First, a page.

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Babylon’s Fall Survey Asks Players What Changes Would Make a Better Game Experience

Babylon’s Fall was dead on arrival, and Square Enix seems to realize that there’s some sort of issue turning potential players off. Players of the live service title (all ten of them) have been asked to participate in a survey to help improve the game experience.

Will Babylon’s Fall shake its terrible launch?

Unfortunately, the survey is focused on the graphics in Babylon’s Fall. While the visuals are as close to objectively bad as you can get in a video game, they’re far from the worst of its issues. Given the survey topic, it doesn’t look good for the future of the game because it doesn’t seem like Square Enix understands why it’s a flop. The prettiest game ever made won’t sell if it has aggressive microtransactions in a full-price title and boring gameplay.

We don’t have the player count for Babylon’s Fall on PS4 and PS5, but we have the Steam numbers. Less than two weeks after launch, only 102 users are playing. That’s a tenth of the all-time peak on launch day of 1,188 players.

The only good thing that might come from the release of Babylon’s Fall is that PlatinumGames may reevaluate its plans to concentrate on live service titles. Hopefully, Square Enix will also have second thoughts about them after both The Avengers and this title didn’t meet expectations.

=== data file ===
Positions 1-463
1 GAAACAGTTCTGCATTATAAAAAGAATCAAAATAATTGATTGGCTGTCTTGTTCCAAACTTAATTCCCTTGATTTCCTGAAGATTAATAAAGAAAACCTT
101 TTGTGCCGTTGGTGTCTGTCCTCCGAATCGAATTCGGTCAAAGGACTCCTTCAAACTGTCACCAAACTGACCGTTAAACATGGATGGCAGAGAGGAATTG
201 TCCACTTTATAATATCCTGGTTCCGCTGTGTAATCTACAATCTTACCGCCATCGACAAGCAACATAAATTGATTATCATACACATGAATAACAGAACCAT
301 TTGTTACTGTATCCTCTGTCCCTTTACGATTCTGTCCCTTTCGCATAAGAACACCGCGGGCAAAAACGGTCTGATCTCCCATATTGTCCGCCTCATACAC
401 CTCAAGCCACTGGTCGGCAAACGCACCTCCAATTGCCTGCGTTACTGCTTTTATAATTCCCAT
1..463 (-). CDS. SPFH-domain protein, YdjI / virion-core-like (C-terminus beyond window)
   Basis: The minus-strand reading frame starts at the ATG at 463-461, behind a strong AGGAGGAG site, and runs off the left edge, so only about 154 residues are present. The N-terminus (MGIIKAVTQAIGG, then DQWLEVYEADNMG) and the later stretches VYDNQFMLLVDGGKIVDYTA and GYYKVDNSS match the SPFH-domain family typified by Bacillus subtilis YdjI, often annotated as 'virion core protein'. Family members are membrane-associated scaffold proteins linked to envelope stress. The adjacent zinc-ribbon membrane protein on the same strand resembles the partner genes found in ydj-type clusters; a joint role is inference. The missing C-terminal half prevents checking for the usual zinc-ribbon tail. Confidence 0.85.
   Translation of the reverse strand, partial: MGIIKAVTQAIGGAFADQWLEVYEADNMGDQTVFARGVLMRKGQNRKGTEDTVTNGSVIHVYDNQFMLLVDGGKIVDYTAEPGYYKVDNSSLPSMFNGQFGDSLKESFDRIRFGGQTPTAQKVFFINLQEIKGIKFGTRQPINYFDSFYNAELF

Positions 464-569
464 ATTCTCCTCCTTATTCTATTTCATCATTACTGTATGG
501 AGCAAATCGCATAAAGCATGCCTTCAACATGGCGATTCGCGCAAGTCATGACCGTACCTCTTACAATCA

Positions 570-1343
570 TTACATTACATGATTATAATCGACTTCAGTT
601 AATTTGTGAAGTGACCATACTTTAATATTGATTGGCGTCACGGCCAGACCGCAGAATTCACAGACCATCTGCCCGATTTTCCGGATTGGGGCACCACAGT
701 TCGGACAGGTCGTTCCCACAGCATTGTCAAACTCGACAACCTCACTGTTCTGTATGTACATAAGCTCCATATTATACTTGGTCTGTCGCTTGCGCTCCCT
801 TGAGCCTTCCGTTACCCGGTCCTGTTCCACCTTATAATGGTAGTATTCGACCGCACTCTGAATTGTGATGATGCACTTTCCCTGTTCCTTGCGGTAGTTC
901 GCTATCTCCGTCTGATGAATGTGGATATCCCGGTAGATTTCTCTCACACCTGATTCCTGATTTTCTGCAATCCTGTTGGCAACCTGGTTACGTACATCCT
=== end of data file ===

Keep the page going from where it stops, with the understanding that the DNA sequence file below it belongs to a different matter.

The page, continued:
Opinion: Square Enix needs to stop trying to make live-service games

Jason writes: I know Square Enix wants to paper chase and get that sweet, sweet microtransaction money from these live service games. After all, almost every large publisher is trying to tap into that revenue stream. However, remasters of Square Enix games from 20 years ago are selling better than Babylon’s Fall. The last thing it made with PlatinumGames was Nier: Automata, and everyone adored that because it wasn’t designed around the concept of raking cash out of people with microtransactions. The irony is Square Enix is losing out on more money with these live service flops than it would have made by releasing high-quality games without monetization past the initial price.